COLUMBIA, SC (WIS) - The $8 billion budget bill is closer to becoming final after the House and Senate passed the bill Tuesday. Within the plan, are instructions on where each taxpayer dollar goes, as to keep the state government running.
However, Governor Henry McMaster must first sign the bill, in order for it to become law; the bill goes to his desk now.
McMaster could veto the bill in entirety, or choose certain items within it to veto. In that case, lawmakers would need to return for more work, going through vetoes.
The House passed the plan in a 100 to 9 vote; the Senate passed it 40 to 2 on Tuesday.
The Senate slowed to debate one proviso for several hours, over whether public colleges and universities should be required to have athletic facility projects approved through the Commission on Higher Education (CHE), the group that functions as a sort of oversight committee on colleges.
Both House and Senate passed the proviso, to allow colleges not to have to get approval from the CHE.
"A number of members of the General Assembly, that for athletic facilities and those things that are not education related, that maybe we don't need to go through the Commission of Higher Education to approve those projects," Sen. Sean Bennett (R- Dorchester) said. "I personally believe that that's the appropriate thing, to go through higher education. But at the end of the day, it's all about negotiation, and that was a piece we agreed to in conference committee."
The budget plan now approved by the General Assembly includes:
- More funding for public education through an increase in the Education Finance Act.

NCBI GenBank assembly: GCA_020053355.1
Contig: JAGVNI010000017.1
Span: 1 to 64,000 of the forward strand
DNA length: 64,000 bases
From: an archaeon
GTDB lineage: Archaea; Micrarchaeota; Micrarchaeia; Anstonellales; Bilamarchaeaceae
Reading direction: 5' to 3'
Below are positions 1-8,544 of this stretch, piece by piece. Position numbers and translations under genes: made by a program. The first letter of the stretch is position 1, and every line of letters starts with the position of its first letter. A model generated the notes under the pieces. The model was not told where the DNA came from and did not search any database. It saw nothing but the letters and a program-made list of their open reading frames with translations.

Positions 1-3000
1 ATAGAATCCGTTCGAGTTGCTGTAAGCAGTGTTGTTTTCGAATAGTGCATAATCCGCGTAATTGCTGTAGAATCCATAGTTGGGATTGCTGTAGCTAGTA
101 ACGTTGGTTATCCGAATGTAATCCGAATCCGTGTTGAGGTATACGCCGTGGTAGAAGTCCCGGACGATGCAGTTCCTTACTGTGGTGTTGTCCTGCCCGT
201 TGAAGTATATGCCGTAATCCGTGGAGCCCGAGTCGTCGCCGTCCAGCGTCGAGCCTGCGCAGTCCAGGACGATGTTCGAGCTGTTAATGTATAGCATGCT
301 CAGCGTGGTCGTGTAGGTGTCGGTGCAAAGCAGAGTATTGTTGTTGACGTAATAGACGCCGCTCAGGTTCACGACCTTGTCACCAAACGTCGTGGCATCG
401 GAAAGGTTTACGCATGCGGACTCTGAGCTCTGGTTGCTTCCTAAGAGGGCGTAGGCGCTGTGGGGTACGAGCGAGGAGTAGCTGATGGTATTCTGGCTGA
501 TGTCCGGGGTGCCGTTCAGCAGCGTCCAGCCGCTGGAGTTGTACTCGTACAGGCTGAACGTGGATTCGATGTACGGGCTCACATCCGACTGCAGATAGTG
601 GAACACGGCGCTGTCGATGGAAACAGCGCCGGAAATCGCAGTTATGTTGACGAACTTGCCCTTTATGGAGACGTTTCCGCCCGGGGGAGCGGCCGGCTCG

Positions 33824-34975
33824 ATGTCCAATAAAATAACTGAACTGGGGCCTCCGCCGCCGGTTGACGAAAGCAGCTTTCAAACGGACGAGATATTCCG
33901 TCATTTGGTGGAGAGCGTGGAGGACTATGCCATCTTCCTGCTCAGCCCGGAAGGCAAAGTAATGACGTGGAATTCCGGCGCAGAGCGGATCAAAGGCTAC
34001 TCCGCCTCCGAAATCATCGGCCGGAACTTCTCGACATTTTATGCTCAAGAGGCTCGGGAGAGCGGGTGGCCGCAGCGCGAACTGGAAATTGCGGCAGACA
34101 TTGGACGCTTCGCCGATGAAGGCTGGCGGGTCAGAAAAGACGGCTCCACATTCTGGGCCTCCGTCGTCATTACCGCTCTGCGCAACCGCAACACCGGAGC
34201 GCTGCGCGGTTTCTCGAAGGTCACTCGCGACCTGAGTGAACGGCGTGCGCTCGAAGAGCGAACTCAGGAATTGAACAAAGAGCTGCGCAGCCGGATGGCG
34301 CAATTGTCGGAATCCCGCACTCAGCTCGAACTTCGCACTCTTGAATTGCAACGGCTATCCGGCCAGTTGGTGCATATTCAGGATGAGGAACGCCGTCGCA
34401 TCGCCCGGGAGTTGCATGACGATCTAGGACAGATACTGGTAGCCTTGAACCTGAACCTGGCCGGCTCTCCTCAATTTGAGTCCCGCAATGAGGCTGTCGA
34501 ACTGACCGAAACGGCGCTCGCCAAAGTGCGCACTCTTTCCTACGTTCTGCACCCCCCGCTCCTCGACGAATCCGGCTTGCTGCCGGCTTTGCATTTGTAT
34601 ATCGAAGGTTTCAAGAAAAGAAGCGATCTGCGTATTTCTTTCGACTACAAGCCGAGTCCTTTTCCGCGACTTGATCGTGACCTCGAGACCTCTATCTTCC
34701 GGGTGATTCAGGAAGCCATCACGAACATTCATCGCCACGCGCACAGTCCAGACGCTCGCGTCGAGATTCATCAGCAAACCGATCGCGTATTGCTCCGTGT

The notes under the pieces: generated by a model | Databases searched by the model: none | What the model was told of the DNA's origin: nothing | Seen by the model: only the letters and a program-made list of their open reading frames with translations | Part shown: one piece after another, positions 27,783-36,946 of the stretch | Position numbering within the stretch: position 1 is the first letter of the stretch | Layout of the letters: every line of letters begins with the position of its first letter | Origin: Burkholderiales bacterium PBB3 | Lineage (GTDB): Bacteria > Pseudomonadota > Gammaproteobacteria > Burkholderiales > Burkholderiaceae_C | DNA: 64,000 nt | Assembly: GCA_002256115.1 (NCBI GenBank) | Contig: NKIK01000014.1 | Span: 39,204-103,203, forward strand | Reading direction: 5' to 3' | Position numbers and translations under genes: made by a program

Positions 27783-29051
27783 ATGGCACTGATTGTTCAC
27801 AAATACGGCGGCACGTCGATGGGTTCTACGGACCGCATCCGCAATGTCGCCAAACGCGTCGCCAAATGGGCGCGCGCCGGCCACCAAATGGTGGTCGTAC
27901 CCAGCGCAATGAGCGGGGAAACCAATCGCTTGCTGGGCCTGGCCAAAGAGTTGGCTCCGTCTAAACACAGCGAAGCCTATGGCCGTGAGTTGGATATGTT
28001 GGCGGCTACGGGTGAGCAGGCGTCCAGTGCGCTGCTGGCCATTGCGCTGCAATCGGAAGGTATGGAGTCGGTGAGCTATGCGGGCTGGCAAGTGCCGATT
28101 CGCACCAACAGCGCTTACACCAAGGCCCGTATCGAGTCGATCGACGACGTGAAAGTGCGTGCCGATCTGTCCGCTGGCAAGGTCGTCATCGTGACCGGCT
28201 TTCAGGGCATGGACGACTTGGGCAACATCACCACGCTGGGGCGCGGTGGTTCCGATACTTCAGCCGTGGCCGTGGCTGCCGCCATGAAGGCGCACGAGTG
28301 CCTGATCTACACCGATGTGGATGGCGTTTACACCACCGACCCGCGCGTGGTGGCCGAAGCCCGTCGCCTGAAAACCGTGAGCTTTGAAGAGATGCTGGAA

- Appropriations to state agencies and local governments to cover much of the increase in their pension costs resulting from the passage of H. 3726.
- A recurring increase in the Local Government Fund.
- Base General Fund increases in the budgets of our public colleges and universities, including technical colleges.
- More funding for the Department of Health and Human Services to cover cost increases.
- An increase in pay for corrections officers to help with recruitment and retention.
The plan would increase the number of dollars to public education to include things like $28 million for new school buses, an increase by $75 per student to districts, $55 million to the impoverished districts with an 80 percent poverty rate, to fix buildings, and $11 million to higher education.
There's $150 million pumped into the state's pension deficit, but there will be no state employee bonuses or raises under the budget plan for next year.
Once passed, the deal takes effect starting July 1.